First look at Chrome OS

Google's all-Web computers to hit stores June 15

The Web is the computer

Samsung and Acer will release the first Chrome OS laptops on June 15, turning Google's browser into a full-fledged operating system. Think of it as a computer that starts up instantly and does almost nothing but browse the Web, with just enough offline access and file management to tide you through a plane ride. Here is a first look at Google's Chrome OS.

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The hardware

The Samsung "Chromebook" will have a 12.1-inch screen, start up in less than 10 seconds, resume instantly from sleep mode and provide up to 8.5 hours of battery life. An Intel Atom dual-core processor, HD webcam, digital microphone, track pad, two USB ports, and support for SD cards round out the main features. It will be sold by Best Buy and Amazon for $429 for Wi-Fi-only or $499 for a 3G model, plus 100MB of free data a month. A similar laptop from Acer will start at just $349 but offer a smaller screen and only 6.5 hours of battery life.

Logging in

It only takes a few minutes to set up a Chrome computer after you take it out of the box. Log in with a Gmail account, take a picture of yourself if you so desire, and then you'll be surfing the Web in a Chrome browser running on top of Linux. With a Google account, all your bookmarks and settings will be synced on Google servers, making it easy to switch from one device to another.

Start your browsing

When you fire up Chrome, the first thing you'll see after logging in is the new tab page, with a list of all your installed applications.

Chrome Web Store

Chrome Web Store

Need more apps? The Chrome Web store is the place to go. (Yes, you can even play Angry Birds in the browser now.) Google credited advances in JavaScript, graphics processing units, WebGL and HTML5 with allowing much richer browser-based applications than were possible just a few years ago. The caching abilities in HTML5 even allow offline access to Web apps.

Gmail

Gmail

You can check any Webmail on the Chromebook, but if you're a Gmail user you can expect tight integration between your email and the browser. Google employees are already using an offline version of Gmail internally, and it will be ready for all Chrome/Gmail users sometime this summer – at some point after the June 15 Chromebook release date. Gmail offers a lot more than just email – you can do voice and video chat right within the browser.

Google Docs, and more offline apps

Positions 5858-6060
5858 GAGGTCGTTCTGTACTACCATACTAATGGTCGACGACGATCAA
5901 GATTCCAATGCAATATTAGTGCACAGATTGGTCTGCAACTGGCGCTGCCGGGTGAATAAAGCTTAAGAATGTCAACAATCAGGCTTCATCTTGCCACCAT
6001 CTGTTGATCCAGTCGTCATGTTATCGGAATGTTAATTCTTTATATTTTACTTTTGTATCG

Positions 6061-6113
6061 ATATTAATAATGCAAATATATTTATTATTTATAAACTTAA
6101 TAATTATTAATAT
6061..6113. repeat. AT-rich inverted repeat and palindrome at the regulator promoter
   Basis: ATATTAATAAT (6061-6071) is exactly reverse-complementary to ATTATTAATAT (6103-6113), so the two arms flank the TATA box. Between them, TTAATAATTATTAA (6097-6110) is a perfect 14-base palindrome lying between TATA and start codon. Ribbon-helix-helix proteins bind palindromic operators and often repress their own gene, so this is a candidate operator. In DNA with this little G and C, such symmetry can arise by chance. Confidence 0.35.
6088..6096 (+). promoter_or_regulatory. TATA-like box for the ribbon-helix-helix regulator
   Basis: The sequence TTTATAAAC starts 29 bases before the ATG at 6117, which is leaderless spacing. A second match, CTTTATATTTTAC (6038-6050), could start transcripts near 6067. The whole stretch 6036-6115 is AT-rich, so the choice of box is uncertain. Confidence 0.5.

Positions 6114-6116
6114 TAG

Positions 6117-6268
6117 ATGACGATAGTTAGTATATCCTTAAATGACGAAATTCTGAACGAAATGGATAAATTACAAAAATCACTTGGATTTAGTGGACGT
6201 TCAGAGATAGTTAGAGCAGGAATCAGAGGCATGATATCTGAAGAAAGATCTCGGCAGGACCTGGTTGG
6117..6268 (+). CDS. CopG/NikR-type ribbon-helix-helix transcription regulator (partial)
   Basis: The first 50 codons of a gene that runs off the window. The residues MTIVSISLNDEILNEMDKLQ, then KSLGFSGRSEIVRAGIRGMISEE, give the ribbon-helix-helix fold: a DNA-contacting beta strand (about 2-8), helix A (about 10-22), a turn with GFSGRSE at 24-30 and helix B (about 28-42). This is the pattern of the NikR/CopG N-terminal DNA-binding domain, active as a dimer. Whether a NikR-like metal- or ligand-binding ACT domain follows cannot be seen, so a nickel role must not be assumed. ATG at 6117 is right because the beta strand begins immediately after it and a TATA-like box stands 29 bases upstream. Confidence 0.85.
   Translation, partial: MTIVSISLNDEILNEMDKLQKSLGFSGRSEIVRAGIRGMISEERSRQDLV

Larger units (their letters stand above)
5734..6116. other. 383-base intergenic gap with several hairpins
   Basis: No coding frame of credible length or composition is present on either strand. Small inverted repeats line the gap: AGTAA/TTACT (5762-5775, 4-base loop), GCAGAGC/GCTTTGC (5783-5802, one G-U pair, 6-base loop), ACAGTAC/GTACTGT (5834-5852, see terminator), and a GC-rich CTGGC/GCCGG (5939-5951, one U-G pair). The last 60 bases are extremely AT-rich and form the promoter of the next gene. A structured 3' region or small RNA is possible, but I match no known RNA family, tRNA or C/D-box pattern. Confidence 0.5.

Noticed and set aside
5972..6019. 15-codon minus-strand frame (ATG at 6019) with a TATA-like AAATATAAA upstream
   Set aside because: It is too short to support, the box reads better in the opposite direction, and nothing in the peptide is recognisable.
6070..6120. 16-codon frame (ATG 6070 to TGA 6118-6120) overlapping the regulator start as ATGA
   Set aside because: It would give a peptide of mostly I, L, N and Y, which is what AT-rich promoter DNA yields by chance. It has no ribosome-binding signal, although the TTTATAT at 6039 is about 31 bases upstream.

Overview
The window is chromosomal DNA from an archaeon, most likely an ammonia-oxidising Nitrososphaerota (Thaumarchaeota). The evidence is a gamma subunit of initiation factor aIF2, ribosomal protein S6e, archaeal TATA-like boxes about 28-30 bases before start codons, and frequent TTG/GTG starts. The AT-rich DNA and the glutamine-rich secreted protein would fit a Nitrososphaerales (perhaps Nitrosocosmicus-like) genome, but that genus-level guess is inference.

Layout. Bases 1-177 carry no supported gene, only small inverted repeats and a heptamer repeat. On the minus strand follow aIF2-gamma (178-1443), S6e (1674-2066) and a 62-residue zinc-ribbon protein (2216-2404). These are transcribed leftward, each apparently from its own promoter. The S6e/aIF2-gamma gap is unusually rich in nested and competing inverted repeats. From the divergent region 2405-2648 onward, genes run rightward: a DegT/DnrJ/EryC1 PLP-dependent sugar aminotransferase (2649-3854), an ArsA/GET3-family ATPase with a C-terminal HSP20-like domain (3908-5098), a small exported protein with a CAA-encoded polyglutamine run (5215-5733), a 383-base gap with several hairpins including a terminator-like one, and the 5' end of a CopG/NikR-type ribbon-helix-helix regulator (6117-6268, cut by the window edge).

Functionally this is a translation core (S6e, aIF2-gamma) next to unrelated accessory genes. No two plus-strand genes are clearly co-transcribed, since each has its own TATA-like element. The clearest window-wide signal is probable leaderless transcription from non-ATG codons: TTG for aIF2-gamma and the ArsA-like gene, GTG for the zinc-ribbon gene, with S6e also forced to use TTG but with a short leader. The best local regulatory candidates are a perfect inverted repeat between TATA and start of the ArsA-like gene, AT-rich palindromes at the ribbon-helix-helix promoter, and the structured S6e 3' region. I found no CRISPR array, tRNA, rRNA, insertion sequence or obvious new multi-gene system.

Google Docs, and more offline apps

With offline Gmail access giving Chromebook users something conceptually similar to offline use of Microsoft Outlook, so too will offline access to Google Docs help some users make the move from Microsoft Word. The aforementioned HTML5 caching capabilities in Chrome will store local copies of recent documents, letting a user continue working on a plane ride. Google Calendar will also receive offline access this summer, and some non-Google companies such as the New York Times are already providing offline access.

But it's still the Web

Despite offline access, it's the Internet connection that makes Chrome OS useful. There will be a file system and media player to let users manage movies, music and documents, but to make your files accessible anywhere you need to send them to the cloud. For photos, Google offers Picasa, but there are plenty of choices including Snapfish and Flickr. Even though it's a Google computer, you're not restricted to using Google cloud services.

What about Windows?

What about Windows?

Lots of businesses will say they can't move to Chrome OS because they rely on Windows applications. But if they're also a customer of Citrix, they can make the switch to Chrome OS. A service to be released this summer is Citrix Receiver for Chrome OS, which lets businesses stream applications from the data center to the browser. The same technology has already been applied to the iPad, as you can see in this image. VMware is also expected to release virtual desktop technology for Chrome OS, but no release date has been given.

Citrix will stream Windows apps to Chrome OS laptops

Business model

Businesses won't have to pay the full price of the notebook up front. Instead, Google is offering three-year subscription packages starting at $28 per user per month, including a Web-based management console, support and hardware replacements in case of failure.

Given the offline access, maturity of the Web, and access to virtual desktop applications, Google claims 75% of business users can move from Windows to Chrome OS. Will Google be proven correct? Only time will tell.

For more on Chrome, see “First look at Google Chrome 10.”

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